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I'm trying to find out the solution to this double summation summation:

$\sum_{x=0}^\infty \sum_{y=0}^\infty p^{x+y}$

Factoring out $p^x$ first, then solving each individual geometric series,

I get $1/(1-p)^2$. Is this correct? Or is there something wrong in my steps?

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    $\begingroup$ The answer is correct! product of some of 2 infinite GPs with same common ratio should be that only! $\endgroup$ Oct 18 '17 at 17:22
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Your result is correct, but you have to be careful! The sum doesn't converge for all $p$!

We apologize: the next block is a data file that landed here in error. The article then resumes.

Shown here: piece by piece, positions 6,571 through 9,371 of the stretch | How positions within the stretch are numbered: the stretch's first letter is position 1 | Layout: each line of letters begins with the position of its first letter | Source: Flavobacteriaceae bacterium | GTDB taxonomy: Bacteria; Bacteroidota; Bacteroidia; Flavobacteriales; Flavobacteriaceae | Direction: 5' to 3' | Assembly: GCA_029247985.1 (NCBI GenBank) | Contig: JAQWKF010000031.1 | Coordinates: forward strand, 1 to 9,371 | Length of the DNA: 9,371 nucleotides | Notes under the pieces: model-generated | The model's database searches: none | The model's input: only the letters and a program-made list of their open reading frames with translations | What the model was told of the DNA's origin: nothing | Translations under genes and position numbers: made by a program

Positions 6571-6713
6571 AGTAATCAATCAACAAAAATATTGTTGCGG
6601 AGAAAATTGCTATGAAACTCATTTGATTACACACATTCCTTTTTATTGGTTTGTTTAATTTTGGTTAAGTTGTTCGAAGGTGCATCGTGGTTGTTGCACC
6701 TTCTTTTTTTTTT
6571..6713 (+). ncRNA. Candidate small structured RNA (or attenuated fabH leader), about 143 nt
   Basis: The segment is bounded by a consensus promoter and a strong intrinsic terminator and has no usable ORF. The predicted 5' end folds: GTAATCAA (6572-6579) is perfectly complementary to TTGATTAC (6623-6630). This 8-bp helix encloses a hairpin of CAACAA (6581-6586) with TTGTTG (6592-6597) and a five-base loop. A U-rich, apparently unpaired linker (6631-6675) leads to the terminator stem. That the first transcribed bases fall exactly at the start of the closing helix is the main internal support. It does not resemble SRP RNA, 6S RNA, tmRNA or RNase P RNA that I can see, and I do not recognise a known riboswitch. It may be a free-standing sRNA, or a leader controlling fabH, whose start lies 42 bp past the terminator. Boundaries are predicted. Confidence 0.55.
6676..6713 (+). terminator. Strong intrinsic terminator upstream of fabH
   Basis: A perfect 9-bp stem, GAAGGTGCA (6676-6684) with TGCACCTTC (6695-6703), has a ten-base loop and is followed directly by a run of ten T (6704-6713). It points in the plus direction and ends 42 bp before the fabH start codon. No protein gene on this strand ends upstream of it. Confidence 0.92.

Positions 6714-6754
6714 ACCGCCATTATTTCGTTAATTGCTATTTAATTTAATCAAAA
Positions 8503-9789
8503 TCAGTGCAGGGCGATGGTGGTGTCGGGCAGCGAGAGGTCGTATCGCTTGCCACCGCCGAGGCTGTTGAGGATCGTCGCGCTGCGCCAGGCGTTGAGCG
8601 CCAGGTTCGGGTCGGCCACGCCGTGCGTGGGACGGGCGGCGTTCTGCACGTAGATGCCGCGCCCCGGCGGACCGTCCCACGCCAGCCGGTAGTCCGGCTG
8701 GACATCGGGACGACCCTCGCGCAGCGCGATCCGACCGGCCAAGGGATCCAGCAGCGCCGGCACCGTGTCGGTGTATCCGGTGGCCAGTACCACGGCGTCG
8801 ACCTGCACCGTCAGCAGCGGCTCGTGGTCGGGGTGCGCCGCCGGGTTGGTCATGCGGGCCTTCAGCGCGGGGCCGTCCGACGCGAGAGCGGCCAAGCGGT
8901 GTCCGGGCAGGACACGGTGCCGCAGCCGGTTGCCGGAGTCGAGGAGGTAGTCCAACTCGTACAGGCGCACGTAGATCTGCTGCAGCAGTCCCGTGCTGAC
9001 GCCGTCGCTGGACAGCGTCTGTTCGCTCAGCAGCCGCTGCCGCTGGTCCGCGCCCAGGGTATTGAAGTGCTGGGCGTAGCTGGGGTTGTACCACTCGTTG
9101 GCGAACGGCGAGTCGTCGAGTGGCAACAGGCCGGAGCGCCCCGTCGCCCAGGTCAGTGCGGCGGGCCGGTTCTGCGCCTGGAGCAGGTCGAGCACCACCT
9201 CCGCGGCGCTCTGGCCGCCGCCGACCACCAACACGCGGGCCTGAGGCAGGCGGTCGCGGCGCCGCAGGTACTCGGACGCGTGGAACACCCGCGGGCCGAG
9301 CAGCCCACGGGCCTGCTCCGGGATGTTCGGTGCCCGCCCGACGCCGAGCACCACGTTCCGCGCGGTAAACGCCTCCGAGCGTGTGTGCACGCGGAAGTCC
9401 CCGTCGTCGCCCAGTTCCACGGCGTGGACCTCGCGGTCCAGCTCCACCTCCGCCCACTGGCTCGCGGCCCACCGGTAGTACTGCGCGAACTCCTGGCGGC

The sum $$\sum_{y=0}^\infty p^{x+y} = p^x\sum_{y=0}^\infty p^y=p^x\frac{1}{1-p}$$ converges if and only if $|p|<1$, and once you calculate that sum, the outer sum $$\sum_{x=0}^\infty \sum_{y=0}^\infty p^{x+y} = \frac{1}{1-p}\sum_{x=0}^\infty p^{x} = \frac{1}{(1-p)^2}$$ converges, again, for $|p|<1$.

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  • $\begingroup$ okay :) thank you 5xum $\endgroup$ Oct 18 '17 at 17:38

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